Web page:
As long as you use iOS 7 and above, you can block calls and messages from unwanted contacts. One question we receive a lot from users is can a blocked number leave a voicemail and are those voice messages still accessible?
So can a blocked number leave a voicemail?
The short answer is YES. Voicemails from an iOS blocked contact are accessible. When an iOS blocked number calls you, your iPhone automatically routes them to voicemail. That’s the way Apple handles blocking–all iOS blocks calls and automatically routes them to your voicemail.
This means that blocked number may still leave you a voicemail but you will not know they called or that there is a voice message. Note only mobile and cellular carriers are able to provide you with true call blocking.
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How to Check for Voicemails from Blocked Numbers on your iPhone
It’s easy to check if blocked callers left voicemails!
When a blocked caller leaves a voicemail, your iOS automatically creates a category in your voicemail called Blocked Messages.
To see if you have any voicemails from blocked callers, open the Phone App
- Tap the Voicemail tab at the bottom right of the page
- Look down the list to find the Blocked Messages category (usually below Deleted Messages)
- Tap it and either delete or listen to those messages
Can you block someone from leaving a voicemail?
Currently, the only way to block a caller from leaving a voicemail is via your carrier. Not all carriers support this feature and of course, it usually adds on another service fee.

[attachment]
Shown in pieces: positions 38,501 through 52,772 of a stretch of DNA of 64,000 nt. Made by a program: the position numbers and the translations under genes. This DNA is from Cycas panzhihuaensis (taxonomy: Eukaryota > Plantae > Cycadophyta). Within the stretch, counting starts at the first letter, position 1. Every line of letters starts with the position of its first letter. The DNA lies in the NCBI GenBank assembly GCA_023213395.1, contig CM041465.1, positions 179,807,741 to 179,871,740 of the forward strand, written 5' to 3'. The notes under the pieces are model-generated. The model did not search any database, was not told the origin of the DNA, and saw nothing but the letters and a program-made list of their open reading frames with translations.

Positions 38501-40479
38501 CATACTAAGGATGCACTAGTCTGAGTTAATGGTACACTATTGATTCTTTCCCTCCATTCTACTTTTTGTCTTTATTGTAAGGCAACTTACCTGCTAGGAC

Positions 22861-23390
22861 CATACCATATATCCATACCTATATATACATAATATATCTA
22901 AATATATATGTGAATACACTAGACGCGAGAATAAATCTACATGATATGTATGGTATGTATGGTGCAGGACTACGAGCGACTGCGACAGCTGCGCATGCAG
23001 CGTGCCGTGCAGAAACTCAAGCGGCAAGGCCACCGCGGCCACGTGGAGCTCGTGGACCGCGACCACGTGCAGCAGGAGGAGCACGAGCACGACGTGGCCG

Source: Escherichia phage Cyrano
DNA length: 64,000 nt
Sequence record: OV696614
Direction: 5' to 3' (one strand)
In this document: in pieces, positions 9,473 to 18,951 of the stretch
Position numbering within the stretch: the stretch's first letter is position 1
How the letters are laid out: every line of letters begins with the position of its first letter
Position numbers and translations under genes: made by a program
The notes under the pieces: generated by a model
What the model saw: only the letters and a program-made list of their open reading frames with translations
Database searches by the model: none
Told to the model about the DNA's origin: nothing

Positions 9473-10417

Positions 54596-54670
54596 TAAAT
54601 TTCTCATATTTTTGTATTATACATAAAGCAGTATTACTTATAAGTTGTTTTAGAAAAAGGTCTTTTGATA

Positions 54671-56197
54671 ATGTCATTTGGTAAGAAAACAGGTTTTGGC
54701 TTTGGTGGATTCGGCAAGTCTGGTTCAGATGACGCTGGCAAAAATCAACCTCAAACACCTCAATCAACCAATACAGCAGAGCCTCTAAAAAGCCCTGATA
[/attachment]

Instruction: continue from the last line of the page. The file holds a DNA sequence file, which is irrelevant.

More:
Carrier blocking services (for US)
- AT&T offers Smart Limits, a parental control feature that lets you block calls and texts
- Sprint users can set up call blocking from My Sprint
- Verizon customers can block five numbers for free or pay an additional monthly fee for additional blocking options
- T-Mobile blocks all text messages for free and their Family Allowances option blocks up to 10 numbers
If you’re receiving a lot of voicemails from blocked callers, check with your carrier and see if they provide any options.
How-To Block Your Callers on iOS
Open the Phone app and look under Recents, then tap the blue” i” next to the phone number or contact that you want to block. Scroll to the bottom of your screen, then tap Block this Caller.
Blocking callers via your iOS results in a block on all phone calls, text messages, and FaceTime calls from people are your block list. However, even when you block a phone number or contact, they can still leave a voicemail, but you won’t see any notifications.
This feature is available for the following models: the iPhone 4 and later, iPad 2 and later, iPad Mini, and fifth-generation iPod touch.
Does the Blocked Caller Know That They’re Blocked?
No, any contacts or numbers you block will NOT get a notification that the call or message was blocked.
Silencing unknown callers
Starting in iOS13, Apple added a feature to automatically silence callers from number not recognized or known.
The feature is desgined to silence spam and robo calls, sending those calls straight to voicemail.
How to turn on automcatic call silencing
- Go to Settings > Phone